Figure 1a shows schematically the process of resonant tunneling in a TI-QD structure, mediated by energy level hybridization [14] in the presence of a large forward bias that bends the energy bands significantly. The experiments made use of a TI-QD amplifier designed for operation at 1550 nm. The TI-QD laser structure is depicted schematically in Figure 1b together with a cross section image of the epitaxial layers obtained by high resolution transmission electron microscopy. The TI-QD sample included six periods of 3-nm-thick In0.532Ga0.468 As injector QWs, separated from the InAs QD layers by 2 nm thick In0.528Al0.238Ga0.234 As barriers. The QDs were grown by molecular beam epitaxy in the Stranski–Krastanow mode with a high-density of 3 × 1010 cm−2. The energy band diagram is shown in Figure 1c. The amplifier was formed by a 2 μm wide, 1 mm long ridge waveguide whose end facets were anti-reflected coated. More details of the epitaxy process and the device fabrication are given in [16].

Figure 1: 
Coherent light-matter interaction in room temperature TI-QD amplifiers.
 (a) Schematic description of resonant tunneling and the coherent light–matter interaction between QDs and a resonant optical excitation. (b) A TI-QD amplifier comprising a ridge waveguide structure. The inset shows a high-resolution transmission electron microscope cross section of the six QDs–QW pairs of layers with the barriers separating them. (c) Energy band diagram of the laser structure comprising six layers of QD–QW pairs. (d) Schematic of the experimental XFROG system.

Figure 1:

Coherent light-matter interaction in room temperature TI-QD amplifiers.

(a) Schematic description of resonant tunneling and the coherent light–matter interaction between QDs and a resonant optical excitation. (b) A TI-QD amplifier comprising a ridge waveguide structure. The inset shows a high-resolution transmission electron microscope cross section of the six QDs–QW pairs of layers with the barriers separating them. (c) Energy band diagram of the laser structure comprising six layers of QD–QW pairs. (d) Schematic of the experimental XFROG system.

Cross-correlation frequency resolved optical gating (XFROG) [27] was employed to characterize the temporal profile of the pulses emerging from the amplifier. The experimental system is shown in Figure 1d. A Toptica FemtoFiber Pro laser was employed for generating excitation pulses centered at 1.54 μm. The pulses were characterized by an FROG measurement and found to be nearly transform-limited with a duration of 90 fs. The pulses were split with one arm (the reference) passing through a motorized delay line with a resolution of less than 1 fs. The pulses which were modified during propagating in the TI-QD amplifier were recombined with the reference pulses in a non-linear second harmonic generating (SHG) crystal. The SHG signal was captured by a spectrometer for scanned temporal delays between the modified and reference pulses. The measured XFROG trace was used to retrieve temporal intensity and phase (or the instantaneous frequency) profiles using a phase retreaval algorithm.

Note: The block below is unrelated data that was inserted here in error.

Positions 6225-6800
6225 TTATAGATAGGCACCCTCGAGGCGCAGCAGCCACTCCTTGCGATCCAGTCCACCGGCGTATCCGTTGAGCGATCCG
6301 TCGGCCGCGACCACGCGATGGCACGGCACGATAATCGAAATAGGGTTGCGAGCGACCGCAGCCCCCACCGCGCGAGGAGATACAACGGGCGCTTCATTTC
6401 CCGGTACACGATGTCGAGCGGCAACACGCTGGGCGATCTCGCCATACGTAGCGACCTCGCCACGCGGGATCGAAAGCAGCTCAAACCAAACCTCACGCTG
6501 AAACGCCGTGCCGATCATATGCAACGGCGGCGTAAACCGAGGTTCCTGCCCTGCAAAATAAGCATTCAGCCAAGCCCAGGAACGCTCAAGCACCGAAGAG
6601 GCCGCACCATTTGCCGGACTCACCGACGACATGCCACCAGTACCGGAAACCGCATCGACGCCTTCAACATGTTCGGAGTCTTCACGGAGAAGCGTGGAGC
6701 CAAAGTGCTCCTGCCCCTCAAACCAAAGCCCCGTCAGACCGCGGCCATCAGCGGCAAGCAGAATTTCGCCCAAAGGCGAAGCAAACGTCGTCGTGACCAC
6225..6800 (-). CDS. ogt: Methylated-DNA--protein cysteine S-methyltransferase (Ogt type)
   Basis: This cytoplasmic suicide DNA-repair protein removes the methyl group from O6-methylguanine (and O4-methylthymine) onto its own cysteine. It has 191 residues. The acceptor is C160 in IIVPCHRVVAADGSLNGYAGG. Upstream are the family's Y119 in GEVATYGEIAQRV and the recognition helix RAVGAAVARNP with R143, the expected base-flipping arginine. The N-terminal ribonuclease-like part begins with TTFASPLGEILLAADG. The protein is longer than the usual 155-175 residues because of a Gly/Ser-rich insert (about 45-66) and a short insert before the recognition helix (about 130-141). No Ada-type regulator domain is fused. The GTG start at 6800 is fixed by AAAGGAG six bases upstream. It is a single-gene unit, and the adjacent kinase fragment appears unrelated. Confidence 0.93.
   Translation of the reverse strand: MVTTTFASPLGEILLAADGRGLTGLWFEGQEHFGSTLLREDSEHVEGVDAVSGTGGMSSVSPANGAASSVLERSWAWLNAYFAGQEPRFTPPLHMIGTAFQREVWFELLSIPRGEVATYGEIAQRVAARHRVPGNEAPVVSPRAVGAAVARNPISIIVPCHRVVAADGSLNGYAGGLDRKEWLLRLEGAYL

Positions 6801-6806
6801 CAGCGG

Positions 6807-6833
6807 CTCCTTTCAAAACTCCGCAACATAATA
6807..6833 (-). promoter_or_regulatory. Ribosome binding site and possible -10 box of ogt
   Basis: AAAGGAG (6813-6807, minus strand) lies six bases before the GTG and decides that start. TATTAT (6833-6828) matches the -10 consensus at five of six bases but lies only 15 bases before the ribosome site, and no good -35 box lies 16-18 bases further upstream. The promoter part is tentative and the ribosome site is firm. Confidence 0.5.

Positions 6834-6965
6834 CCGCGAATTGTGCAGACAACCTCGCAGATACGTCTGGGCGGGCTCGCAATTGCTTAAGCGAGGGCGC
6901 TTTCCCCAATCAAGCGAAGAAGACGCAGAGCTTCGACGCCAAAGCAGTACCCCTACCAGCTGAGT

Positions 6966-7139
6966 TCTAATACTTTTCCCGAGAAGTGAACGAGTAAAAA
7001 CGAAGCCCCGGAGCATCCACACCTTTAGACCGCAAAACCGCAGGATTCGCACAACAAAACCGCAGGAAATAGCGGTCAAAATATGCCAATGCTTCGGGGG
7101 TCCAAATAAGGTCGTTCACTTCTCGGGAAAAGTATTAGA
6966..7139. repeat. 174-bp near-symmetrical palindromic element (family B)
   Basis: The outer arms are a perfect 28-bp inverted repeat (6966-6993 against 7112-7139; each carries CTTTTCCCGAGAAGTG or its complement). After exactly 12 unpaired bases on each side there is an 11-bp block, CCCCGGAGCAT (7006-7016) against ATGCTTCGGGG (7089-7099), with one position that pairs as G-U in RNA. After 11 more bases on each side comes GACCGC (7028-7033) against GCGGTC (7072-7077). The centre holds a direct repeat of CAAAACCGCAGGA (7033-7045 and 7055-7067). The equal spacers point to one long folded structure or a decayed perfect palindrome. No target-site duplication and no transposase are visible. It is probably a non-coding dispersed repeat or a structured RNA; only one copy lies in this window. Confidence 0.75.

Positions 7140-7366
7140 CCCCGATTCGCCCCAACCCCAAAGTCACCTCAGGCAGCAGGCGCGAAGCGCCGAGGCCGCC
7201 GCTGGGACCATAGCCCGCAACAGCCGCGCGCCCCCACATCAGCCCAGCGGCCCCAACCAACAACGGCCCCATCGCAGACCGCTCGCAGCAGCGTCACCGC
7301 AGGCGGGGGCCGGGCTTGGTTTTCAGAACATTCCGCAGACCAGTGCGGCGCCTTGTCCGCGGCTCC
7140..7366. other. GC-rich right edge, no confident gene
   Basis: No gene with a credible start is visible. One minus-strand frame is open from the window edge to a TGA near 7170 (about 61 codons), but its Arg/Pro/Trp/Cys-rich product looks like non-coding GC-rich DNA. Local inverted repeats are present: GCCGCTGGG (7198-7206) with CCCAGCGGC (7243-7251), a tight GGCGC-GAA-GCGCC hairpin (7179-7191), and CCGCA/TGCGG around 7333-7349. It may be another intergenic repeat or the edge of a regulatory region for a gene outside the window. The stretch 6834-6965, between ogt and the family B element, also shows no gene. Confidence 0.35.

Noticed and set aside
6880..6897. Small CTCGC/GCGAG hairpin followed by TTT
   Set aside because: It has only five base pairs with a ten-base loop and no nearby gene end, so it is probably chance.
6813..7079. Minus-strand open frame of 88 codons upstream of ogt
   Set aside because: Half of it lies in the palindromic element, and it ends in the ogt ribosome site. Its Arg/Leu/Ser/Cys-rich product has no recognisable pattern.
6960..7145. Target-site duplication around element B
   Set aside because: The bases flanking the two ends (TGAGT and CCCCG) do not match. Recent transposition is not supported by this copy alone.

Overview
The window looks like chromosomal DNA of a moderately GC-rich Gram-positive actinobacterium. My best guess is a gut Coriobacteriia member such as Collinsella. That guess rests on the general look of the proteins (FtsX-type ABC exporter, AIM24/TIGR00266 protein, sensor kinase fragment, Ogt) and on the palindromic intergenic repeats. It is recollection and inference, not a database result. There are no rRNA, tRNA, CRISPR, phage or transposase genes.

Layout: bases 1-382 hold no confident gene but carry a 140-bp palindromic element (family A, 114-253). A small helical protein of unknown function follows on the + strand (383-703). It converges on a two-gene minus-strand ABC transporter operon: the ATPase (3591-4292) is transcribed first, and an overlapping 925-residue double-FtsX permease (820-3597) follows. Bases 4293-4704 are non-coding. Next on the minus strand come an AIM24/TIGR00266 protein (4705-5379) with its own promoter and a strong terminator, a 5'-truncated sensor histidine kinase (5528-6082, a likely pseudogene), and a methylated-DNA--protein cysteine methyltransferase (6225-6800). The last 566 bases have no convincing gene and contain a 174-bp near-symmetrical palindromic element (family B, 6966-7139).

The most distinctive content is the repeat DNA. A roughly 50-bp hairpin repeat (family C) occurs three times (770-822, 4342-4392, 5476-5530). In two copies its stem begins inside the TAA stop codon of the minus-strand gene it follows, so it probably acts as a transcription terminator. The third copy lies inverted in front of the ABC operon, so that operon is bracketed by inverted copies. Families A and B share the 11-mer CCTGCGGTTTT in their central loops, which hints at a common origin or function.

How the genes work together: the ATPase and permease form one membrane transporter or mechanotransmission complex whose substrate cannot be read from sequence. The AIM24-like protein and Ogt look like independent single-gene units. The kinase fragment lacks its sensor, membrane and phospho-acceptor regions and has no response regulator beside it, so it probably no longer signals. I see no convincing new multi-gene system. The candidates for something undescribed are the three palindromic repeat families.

For a sufficiently large input pulse power, and hence pulse area, the period of the Rabi oscillations can be shorter than the pulse duration. This causes a modulation of the occupation probabilities commonly known as Rabi flopping [1]. Different parts of the pulse experience conditions that alternate between gain and absorption, what leaves a clear imprint on the temporal pulse profile.

3 Results and discussion

Figure 2 shows measured output profiles for a bias of 5 kA/cm2 which ensures the amplifier is in the gain regime and for several input powers. The pulse amplitudes are broadened and exhibit complex temporal profiles for all input powers. These result from group velocity dispersion and non-linear interactions of the gain region that mask coherent imprints on the pulse amplitude [28]. The evolution of the instantaneous frequency profiles originates from the plasma effect namely, the dependence of the refractive index on the excited carrier population. An increase in the rate of stimulated emission corresponds to a shortening of the oscillation period of the instantaneous frequency profile, in accordance with the increase of the Rabi frequency. In a standard QD amplifier (with no TI region) this increases the number of Rabi flops while shortening the time when the first flop occurs [1]. In a TI-QD amplifier, an increase in the rate of stimulated emission increases the rate at which incoherent, cold, carriers tunnel to replenish the occupation of the emitting energy level so that the coherence time shortens. The consequent result is shown in Figure 2 where the Rabi oscillations are observed on the instantaneous frequency profile only for low input powers of 70 and 350 μW. For those powers, the estimated coherence time is bounded to roughly 250 fs, which is sufficiently long to enable Rabi oscillations. However, for higher powers, those oscillations diminish since the high rate of tunneled carriers shortens the coherence time significantly. An enlarged image of the instantaneous frequency profile is shown in Figure 2c where the oscillations at low input power are clearly seen in the orange and red traces.

Figure 2: 
Experimental results of the temporal pulse profiles following the interaction with the TI-QDs for varies excitation pulse powers.
(a) Normalized intensity profile, (b) and (c) instantaneous frequency profiles. The blue dashed line is shown for eye guidance. The TI-QD amplifier is biased to gain.

Figure 2:

Experimental results of the temporal pulse profiles following the interaction with the TI-QDs for varies excitation pulse powers.

(a) Normalized intensity profile, (b) and (c) instantaneous frequency profiles. The blue dashed line is shown for eye guidance. The TI-QD amplifier is biased to gain.